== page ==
A Whole Lotta Shakin’ Goin’ On
Your compressor shakes. The machinery in your shop shakes. When air goes through a pipe, it shakes the pipe. The technical term for this shaking is vibration. There’s vibration in nearly everything you use.
Sometimes this vibration can cause machinery to fail and cause pipe fittings and welds to leak.
Actually, I should rephrase that….It will cause machinery to fail and cause pipe fittings and welds to leak, if nothing is done about it. That’s why every compressor must be isolated from vibration. There are two places that are a concern for every air compressor.
Every compressor manufacturer says that you need to put a vibration isolator or flex hose between the compressor and the pipe system. I’d say about half of our customers know this already, before we mention it to them. However, it’s important that we get the word out to everybody else.
The reason for this is that your compressor vibrates, the machinery that uses the air vibrates, and when air goes down the pipe it vibrates the pipe. The vibrations from different sources have different harmonics – they vibrate at different frequencies and different amplitudes. When you don’t isolate the vibrations of different harmonics, it wears out the components much more quickly.
Not only that, but the compressor was built and tested to withstand its own vibration. It was not built to withstand different harmonics. There’s no possible way for the manufacturer to test all the conditions that a compressor can see – there’s an infinite amount of possibilities.
You won’t see it immediately. This is a long term effect that we’re discussing. Usually it takes a couple of years for the lack of vibration isolation to cause a problem. The problems on the compressor usually exhibits itself as a leaky oil cooler or air cooler. For the pipe it will break welds or cause leaks.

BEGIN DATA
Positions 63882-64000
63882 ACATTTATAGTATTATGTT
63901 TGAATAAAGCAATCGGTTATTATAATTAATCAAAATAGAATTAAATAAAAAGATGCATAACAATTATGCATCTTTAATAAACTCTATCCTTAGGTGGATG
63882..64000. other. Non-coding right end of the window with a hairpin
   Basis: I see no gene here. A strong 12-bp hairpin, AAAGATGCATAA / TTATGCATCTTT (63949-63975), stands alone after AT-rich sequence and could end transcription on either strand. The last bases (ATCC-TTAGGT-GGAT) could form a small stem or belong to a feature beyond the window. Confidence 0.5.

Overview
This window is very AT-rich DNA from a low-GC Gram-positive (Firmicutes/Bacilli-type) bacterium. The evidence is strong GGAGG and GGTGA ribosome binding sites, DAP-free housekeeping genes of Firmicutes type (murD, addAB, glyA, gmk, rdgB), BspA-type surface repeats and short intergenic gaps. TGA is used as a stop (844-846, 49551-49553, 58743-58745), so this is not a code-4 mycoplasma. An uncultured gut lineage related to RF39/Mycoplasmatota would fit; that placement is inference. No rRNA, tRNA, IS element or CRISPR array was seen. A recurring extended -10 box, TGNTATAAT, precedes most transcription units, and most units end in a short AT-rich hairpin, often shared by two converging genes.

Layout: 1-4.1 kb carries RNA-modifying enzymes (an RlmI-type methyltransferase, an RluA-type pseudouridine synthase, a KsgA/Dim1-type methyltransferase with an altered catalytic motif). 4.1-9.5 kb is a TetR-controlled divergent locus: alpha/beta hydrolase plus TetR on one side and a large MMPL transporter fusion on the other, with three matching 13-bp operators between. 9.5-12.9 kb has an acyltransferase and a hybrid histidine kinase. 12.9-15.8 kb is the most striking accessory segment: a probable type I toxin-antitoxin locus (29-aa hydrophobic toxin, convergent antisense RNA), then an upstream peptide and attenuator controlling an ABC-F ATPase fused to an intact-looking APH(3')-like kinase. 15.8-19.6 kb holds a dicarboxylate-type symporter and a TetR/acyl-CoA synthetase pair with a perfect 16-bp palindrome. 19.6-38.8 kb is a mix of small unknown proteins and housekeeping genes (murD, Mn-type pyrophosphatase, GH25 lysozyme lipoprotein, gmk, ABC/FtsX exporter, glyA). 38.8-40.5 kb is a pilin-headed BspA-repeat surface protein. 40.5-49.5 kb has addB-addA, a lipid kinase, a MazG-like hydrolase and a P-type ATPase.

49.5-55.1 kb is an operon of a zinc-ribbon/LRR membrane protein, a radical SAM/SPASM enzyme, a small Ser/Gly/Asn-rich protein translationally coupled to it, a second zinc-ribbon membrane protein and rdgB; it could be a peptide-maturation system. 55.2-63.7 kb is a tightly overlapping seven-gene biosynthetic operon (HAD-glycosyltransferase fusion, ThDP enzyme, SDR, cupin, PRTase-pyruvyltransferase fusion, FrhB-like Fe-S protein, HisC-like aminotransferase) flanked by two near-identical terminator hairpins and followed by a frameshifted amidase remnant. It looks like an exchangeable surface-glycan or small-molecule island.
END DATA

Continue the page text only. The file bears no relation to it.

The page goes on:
There’s a chance it may never cause a problem. However, putting in a $20-$100 flex hose to prevent thousands of dollars in broken parts seems like a no-brainer to me. You can just use a rubber hose. Make sure it meets the pressure, temperature, and flow specifications. Most of the time we use metal flex hoses.
The other place where you have to worry about vibration is where the compressor is mounted. There should be a rubber pad or foot at the bottom of the compressor. Sometimes the compressor will come with these already installed; sometimes you’ll have to add them yourself.
If you don’t do this, the weld where the foot of the tank meets the tank will crack. Again this could take several years, but why make a tank that should last decades only last a few years? For $20 worth of parts (we sell vibro-pads for $4.71 each), this can be avoided.
Every Kaeser rotary screw compressor comes with mounting feet that vibrationally isolate it from the floor.
Manufacturers can void your warranty if you don’t install the compressor properly, and they would be correct to do so. If you don’t isolate your compressor from vibration, the problems with the compressor would be your fault. They weren’t caused by manufacturing defects; they were caused by a bad installation, which was out of the manufacturer’s control.
You can’t drive your car into a lake and expect the dealer to fix everything for free because the car is under warranty. In the same way, you can’t install your compressor the wrong way and expect the problems caused by the installation to be covered under warranty.
A flex hose is $20-$100 and vibro-pads are about $20 total. The amount that we’re talking about is nothing compared to price to fix a compressor. If your compressor doesn’t have a flex hose between it and the air system, go fix that now. If your compressor mounts directly to the floor (or whatever else you mount it to, like a truck bed) without rubber pads, go fix it now. It’s quick and easy and will prevent thousands of dollars in problems.